The Political Thought of Mao Tse-Tung

The Political Thought of Mao Tse-Tung

The Political Thought of Mao Tse-Tung

The Political Thought of Mao Tse-Tung

Excerpt

Although the first chapter of this anthology is the shortest this does not imply that it is the least important. In the Introduction I have attempted to indicate the limitations imposed on Mao Tsetung's nationalism by his being a Marxist-Leninist who thinks not only in national but also in class terms. But I also emphasized how deeply this nationalist impulse is rooted in his personality. If, from the standpoint of rational analysis, classes have a certain priority in his thinking, on the level of sentiment and instinctive reactions, it is probably his attachment to the nation that predominates, or has predominated until recently.

This nationalist reflex will be documented throughout this whole volume, whether it be with reference to the anti-Japanese war, to cultural policies, or to relations with Moscow and with the other underdeveloped countries. This chapter focuses on the admiration of Mao Tse-tung for his country and its inhabitants, and more particularly for the "People of the Hans" (Han Tsu), who constitute the overwhelming majority of Chinese.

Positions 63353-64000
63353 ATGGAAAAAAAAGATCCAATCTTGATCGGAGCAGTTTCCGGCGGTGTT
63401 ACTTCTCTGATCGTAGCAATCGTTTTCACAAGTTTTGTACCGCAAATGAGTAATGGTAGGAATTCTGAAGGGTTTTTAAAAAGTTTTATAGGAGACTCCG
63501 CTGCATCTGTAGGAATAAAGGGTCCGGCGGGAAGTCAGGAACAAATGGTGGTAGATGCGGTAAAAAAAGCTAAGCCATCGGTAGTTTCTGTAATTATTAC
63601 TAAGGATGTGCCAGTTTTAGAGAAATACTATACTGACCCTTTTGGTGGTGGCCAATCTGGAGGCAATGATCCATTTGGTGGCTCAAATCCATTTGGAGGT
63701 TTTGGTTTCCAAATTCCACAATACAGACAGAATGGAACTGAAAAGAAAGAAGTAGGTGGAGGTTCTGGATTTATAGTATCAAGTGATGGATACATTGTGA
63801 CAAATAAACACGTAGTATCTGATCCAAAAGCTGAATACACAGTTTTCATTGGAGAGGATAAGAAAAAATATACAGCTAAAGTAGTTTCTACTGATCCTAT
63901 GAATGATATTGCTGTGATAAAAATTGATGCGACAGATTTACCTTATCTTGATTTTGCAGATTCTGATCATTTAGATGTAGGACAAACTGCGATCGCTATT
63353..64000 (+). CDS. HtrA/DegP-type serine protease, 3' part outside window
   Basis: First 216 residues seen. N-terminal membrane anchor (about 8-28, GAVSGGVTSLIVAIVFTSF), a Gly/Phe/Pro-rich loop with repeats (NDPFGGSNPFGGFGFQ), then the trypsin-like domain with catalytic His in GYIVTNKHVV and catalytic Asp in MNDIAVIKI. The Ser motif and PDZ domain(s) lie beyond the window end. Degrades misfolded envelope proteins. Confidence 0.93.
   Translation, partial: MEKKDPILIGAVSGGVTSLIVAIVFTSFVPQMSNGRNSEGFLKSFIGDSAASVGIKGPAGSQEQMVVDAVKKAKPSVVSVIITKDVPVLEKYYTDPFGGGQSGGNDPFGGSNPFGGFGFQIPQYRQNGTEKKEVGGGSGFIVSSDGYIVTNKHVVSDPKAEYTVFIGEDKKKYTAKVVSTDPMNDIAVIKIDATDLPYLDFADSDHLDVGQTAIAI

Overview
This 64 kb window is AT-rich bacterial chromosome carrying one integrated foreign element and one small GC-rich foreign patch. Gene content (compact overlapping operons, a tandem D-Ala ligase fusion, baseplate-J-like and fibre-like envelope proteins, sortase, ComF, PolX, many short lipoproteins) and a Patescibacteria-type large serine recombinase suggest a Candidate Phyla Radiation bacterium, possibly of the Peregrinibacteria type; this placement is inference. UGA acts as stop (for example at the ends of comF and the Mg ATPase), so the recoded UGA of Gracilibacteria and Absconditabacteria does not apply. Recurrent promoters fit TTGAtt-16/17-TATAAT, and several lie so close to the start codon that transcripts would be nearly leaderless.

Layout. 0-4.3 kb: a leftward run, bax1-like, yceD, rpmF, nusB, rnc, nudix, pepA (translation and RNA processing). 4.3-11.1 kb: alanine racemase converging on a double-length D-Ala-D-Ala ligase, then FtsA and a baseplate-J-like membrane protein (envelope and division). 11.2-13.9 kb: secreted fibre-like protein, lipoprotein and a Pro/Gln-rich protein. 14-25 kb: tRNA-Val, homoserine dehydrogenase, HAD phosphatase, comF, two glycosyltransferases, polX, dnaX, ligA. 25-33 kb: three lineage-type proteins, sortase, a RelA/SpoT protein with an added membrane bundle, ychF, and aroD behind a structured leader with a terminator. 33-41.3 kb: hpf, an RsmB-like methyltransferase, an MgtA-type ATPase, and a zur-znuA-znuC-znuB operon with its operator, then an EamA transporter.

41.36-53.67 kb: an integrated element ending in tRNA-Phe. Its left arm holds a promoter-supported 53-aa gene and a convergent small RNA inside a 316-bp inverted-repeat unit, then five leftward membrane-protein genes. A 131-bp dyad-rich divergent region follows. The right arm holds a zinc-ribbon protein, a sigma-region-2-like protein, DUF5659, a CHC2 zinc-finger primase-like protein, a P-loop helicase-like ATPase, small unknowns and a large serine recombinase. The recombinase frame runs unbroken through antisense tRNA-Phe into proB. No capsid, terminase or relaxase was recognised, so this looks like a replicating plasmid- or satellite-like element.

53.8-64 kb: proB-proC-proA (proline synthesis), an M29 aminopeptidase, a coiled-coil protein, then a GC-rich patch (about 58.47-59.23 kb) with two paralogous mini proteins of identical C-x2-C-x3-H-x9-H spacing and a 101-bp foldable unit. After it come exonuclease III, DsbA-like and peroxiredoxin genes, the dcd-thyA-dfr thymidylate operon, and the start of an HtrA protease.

Whereas certain other ideas of Mao Tse-tung's have undergone considerable changes with the passing of the years, the theme treated in this chapter reveals an astonishing continuity of thought. Text I A, written in 1919, and Text I D, a speech delivered on the eve of the founding of the Chinese People's Republic, span a period of more than thirty years. And yet their essential ideas are almost identical: The Chinese people, a great people, is suffering under manifold oppression; only revolution can put an end to this oppression and sweep away internal and external reactionary forces, after which the people of the Hans will once more manifest all its genius.

At the same time, Text I A shows Mao closer to a Westernizing attitude, blaming much of China's misfortunes on the backwardness of her own social system, than he has ever been before or since. It also reflects something of the fervor and exuberance that characterize the May 4th period as a whole, and of which Mao had more than his share. It is worth pointing out that, although a certain degree of skepticism is in order about the way in which Communist historians . . .

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